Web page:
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First Circuit of The Americas track president, Steve Sexton, has died

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The first track president and CEO at Circuit of The Americas, Steve Sexton, has died unexpectedly. Circuit of The Americas announced the news in a social media post on Monday evening.

According to the Associated Press, via the Star Tribune, Sexton died at 57 years old in Texas following a brief illness. According to Sexton’s LinkedIn page, he was most recently the managing partner at Loge in Texas.

In a Facebook post, Circuit of The Americas paid tribute to its first track executive, who oversaw the circuit’s construction and initial races.

“It was with profound sorrow that we received the news that Steve Sexton, former President and CEO of Circuit of The Americas, has passed away. As our first executive, Steve guided the Circuit from concept to reality,” the statement read.

“Many of Steve’s friends are still with COTA and proudly carry on the legacy of what he helped create. Steve will always be a part of this family, and his contributions will continue to bring treasured moments to everyone who enjoys the fruits of his labor, both guests and staff alike.”

Photo: Circuit of The Americas
Photo: Circuit of The Americas

Sexton moved to Circuit of The Americas following a long run at Churchill Downs in Kentucky, where he served as executive vice president/president from 2002 through 2010.

He joined COTA in January 2011, prior to the track’s opening ahead of the 2012 United States Grand Prix.

Sexton stepped down from his role at COTA following the 2013 USGP, handing the reins over to Jason Dial. Dial also no longer works with the circuit.

“This was a tough decision for me to make, but the timing is right,” Sexton said at the time in a release. “Our team’s accomplishments in the last three years have been remarkable, and I am very proud and privileged to have worked with a group of experienced and dedicated individuals, who’ve proven time and again that nothing is impossible. Our just-completed Formula 1 United States Grand Prix is further evidence of the exceptional experience that the COTA can deliver.  And to see the way that the City of Austin, Travis County and the State of Texas have embraced our accomplishments is incredibly rewarding

“We’ve done a considerable amount of heavy lifting the past few years, and the time is right for me to pass the executive torch to Jason Dial, who is well positioned to lead COTA into its next chapter.  The enormous effort required to build and launch an internationally renowned company in a matter of months has left little time for anything but work. I’m looking forward to taking a break and spending time with my family who sacrificed a lot while we were fully focused on opening the circuit and putting COTA on a path for long-term success.  I am so proud of the team we’ve assembled and the impact they’ve had in a short amount of time. Big things are on the horizon for Circuit of The Americas, and I am thrilled to have been here to start the COTA story.”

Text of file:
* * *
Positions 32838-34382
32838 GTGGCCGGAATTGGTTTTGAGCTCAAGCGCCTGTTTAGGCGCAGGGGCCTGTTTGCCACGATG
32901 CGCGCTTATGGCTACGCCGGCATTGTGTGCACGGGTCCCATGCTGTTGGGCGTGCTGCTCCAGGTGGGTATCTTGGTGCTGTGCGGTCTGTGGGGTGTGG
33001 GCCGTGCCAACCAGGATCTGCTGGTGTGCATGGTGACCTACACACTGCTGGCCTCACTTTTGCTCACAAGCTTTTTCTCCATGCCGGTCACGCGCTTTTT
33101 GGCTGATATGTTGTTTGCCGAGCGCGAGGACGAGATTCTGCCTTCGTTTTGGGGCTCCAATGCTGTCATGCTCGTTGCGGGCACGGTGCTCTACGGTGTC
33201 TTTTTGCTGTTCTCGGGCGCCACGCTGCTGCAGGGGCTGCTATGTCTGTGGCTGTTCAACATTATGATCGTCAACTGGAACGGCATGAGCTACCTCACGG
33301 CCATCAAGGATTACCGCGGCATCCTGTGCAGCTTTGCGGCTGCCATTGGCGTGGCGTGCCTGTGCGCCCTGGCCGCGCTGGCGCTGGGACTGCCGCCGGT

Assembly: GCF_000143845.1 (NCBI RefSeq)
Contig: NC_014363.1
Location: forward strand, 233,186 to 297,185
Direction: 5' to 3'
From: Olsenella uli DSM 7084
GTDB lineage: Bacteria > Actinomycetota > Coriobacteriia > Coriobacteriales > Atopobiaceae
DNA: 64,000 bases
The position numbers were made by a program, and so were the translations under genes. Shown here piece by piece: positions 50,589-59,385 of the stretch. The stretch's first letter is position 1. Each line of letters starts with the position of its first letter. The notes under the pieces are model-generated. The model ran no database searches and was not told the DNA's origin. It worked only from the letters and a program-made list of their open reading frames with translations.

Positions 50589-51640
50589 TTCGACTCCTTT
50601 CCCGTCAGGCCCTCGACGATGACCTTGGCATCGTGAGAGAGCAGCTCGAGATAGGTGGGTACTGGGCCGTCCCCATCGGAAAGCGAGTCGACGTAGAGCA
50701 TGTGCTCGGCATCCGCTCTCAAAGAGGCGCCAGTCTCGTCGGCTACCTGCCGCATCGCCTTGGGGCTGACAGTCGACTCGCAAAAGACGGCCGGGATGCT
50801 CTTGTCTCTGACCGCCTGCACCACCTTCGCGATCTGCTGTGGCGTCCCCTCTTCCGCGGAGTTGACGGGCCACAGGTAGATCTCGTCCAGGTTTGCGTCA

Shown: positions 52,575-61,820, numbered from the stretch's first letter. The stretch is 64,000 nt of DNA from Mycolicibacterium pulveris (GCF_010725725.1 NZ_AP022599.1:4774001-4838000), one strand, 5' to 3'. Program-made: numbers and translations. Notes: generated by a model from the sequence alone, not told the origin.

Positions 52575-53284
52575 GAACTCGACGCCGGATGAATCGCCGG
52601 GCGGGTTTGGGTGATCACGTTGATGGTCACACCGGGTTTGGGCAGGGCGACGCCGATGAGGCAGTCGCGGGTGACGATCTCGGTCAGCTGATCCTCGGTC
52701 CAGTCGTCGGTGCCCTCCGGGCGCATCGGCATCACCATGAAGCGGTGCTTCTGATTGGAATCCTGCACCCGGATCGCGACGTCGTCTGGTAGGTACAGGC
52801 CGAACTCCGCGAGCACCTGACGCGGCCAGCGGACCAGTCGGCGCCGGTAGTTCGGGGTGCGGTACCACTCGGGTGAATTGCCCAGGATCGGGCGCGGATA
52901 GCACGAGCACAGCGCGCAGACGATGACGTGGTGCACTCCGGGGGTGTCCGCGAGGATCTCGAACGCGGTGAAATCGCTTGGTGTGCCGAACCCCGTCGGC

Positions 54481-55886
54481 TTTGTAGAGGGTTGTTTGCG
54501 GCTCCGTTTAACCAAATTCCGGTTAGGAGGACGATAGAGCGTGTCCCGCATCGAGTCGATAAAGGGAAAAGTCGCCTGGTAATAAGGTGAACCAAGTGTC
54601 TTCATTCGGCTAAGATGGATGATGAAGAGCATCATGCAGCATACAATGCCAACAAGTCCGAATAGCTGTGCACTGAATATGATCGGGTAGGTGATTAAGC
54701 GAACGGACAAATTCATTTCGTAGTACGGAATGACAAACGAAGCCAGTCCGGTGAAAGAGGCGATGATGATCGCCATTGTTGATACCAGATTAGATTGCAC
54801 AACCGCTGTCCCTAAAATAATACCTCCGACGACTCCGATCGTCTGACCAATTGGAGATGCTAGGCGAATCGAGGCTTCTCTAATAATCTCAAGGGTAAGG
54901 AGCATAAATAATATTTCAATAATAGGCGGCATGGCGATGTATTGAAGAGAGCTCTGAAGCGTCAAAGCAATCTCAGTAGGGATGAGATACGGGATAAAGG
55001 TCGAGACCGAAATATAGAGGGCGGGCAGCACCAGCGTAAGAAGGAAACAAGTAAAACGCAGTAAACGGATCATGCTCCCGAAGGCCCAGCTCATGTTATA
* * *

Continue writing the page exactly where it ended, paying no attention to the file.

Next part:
F1 2017 driver review: Romain Grosjean

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Romain Grosjean

Team: Haas
Car No.: 8
Races: 20
Wins: 0
Podiums: 0
Best Finish: P6 (Austria)
Pole Positions: 0
Fastest Laps: 0
Points: 28
Championship Position: 13th

After leading Haas’ charge through its debut Formula 1 season in 2016, Romain Grosjean once again stepped up as team leader for the American team through its sophomore campaign despite scoring one point fewer.

Haas did not expect any major step in performance heading into 2017, having dealt with building all-new cars for two different sets of regulations, but the team was able to match its season one points total by the halfway mark this time around.

The big boost was the addition of a second points scoring driver – Kevin Magnussen – to partner Grosjean. Grosjean looked increasingly comfortable at Haas even if the car often presented problems, particularly under braking.

Radio rants were frequent, with Grosjean unable to drive around the issues as Magnussen did. But he was nevertheless able to finish the year as Haas’ top scorer, with his highlight moment being a perfect run to sixth in Austria.

Greater consistency was evident from both Grosjean and Haas through 2017, yet there were still swings in form that need to be ironed out in the future. The team was unable to capitalize on Renault and Toro Rosso’s late season difficulties that could have seen it jump to sixth in the constructors’ championship.

Grosjean once again proved himself to be a very competent and talented racer through 2017, but needs a little more panache – perhaps down to the car more than anything – if he is to put himself in the frame for a top-line drive in the future.

Haas continues to offer a good platform, though, and its third season should be its best yet thanks to the stability in the regulations. It will be a real chance for Grosjean to show what he can do.

Season High: A perfect run to sixth in Austria, leading the midfield cars.

Season Low: Crashing early with Ocon in Brazil, hurting Haas’ constructors’ hopes.